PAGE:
COP Governing Statue Number 2 American Pharmacists Association Code of Ethics

Members of the community of California Health Sciences University's ("University") College of Pharmacy ("COP") shall abide by the American Pharmacists Association's ("APhA") Code of Ethics ("APhA Code"), as that code may be change over time. The APhA Code is re-stated below. To the extent the APhA makes modifications to the APhA Code, such changes are to be deemed incorporated below. Nothing in this document is intended to modify the University's Code of Conduct applicable to all members of the University community, including those members who are part of the COP. All members of the COP community are also expected to abide by the University's Code of Ethical Conduct.

I. Code of Ethics Pharmacists* 


Pharmacists are health professionals who assist individuals in making the best use of medications. This Code, prepared and supported by pharmacists, is intended to state publicly the principles that form the fundamental basis of the roles and responsibilities of pharmacists. These principles, based on moral obligations and virtues, are established to guide pharmacists in relationships with patients, health professionals, and society.

II. A Pharmacist Respects the Covenantal Relationship Between the Patient and Pharmacist

Considering the patient-pharmacist relationship as a covenant means that a pharmacist has moral obligations in response to the gift of trust received from society. In return for this gift, a pharmacist promises to help individuals achieve optimum benefit from their medications, to be committed to their welfare, and to maintain their trust. 

III. A Pharmacist Promotes the Good in Every Patient in a Caring, Compassionate, and Confidential Manner

A pharmacist places concern for the well-being of the patient at the center of professional practice. In doing so, a pharmacist considers needs stated by the patient as well as those defined by health science. A pharmacist is dedicated to protecting the dignity of the patient. With a caring attitude and a compassionate spirit, a pharmacist focuses on serving the patient in a private and confidential manner.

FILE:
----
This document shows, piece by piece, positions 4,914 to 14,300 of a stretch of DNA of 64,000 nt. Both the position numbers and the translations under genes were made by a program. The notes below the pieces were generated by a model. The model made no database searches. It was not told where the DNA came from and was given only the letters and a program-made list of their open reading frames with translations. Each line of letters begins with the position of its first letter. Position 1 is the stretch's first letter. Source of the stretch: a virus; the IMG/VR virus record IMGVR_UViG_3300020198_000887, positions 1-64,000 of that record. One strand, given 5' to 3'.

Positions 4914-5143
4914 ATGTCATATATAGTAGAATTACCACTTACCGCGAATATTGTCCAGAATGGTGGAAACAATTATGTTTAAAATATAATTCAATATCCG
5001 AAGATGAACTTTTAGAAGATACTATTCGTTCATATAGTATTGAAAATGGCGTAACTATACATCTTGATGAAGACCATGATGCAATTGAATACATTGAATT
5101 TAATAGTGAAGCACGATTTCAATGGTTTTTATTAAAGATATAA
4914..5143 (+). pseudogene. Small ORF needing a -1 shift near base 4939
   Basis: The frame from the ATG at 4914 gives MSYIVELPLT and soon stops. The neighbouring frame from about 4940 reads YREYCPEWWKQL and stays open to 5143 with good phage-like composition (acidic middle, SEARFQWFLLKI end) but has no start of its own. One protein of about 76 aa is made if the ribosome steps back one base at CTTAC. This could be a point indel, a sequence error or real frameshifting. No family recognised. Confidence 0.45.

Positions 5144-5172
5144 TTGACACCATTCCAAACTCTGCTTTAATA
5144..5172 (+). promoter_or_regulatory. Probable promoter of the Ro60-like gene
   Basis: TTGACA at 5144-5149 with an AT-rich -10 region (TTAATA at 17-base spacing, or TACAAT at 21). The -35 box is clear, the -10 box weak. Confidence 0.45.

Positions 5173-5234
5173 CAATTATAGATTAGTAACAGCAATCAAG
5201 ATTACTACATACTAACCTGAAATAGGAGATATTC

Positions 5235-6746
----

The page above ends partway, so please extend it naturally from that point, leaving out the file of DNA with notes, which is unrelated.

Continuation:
IV. A Pharmacist Respects the Autonomy and Dignity of Each Family 

A pharmacist promotes the right of self-determination and recognizes individual self-worth by encouraging patients to participate in decisions about their health. A pharmacist communicates with patients in terms that are understandable. In all cases, a pharmacist respects personal and cultural differences among patients.

V. A Pharmacist Acts with Honesty and Integrity in Professional Relationships 

A pharmacist has a duty to tell the truth and to act with conviction of conscience. A pharmacist avoids discriminatory practices, behavior or work conditions that impair professional judgment, and actions that compromise dedication to the best interests of patients.

VI. A Pharmacist Maintains Professional Competence 

A pharmacist has a duty to maintain knowledge and abilities as new medications, devices, and technologies become available and as health information advances.

VII. A Pharmacist Respects the Values and Abilities of Colleagues and Other Health Professionals 

When appropriate, a pharmacist asks for the consultation of colleagues or other health professionals or refers the patient. A pharmacist acknowledges that colleagues and other health professionals may differ in the beliefs and values they apply to the care of the patient.

VIII. A Pharmacist Serves Individual, Community, and Societal Needs

The primary obligation of a pharmacist is to individual patients. However, the obligations of a pharmacist may at times extend beyond the individual to the community and society. In these situations, the pharmacist recognizes the responsibilities that accompany these obligations and acts accordingly.

IX. A Pharmacist Seeks Justice in the Distribution of Health Resources 

When health resources are allocated, a pharmacist is fair and equitable, balancing the needs of patients and society.

*adopted by the membership of the American Pharmacists Association October 27, 1994.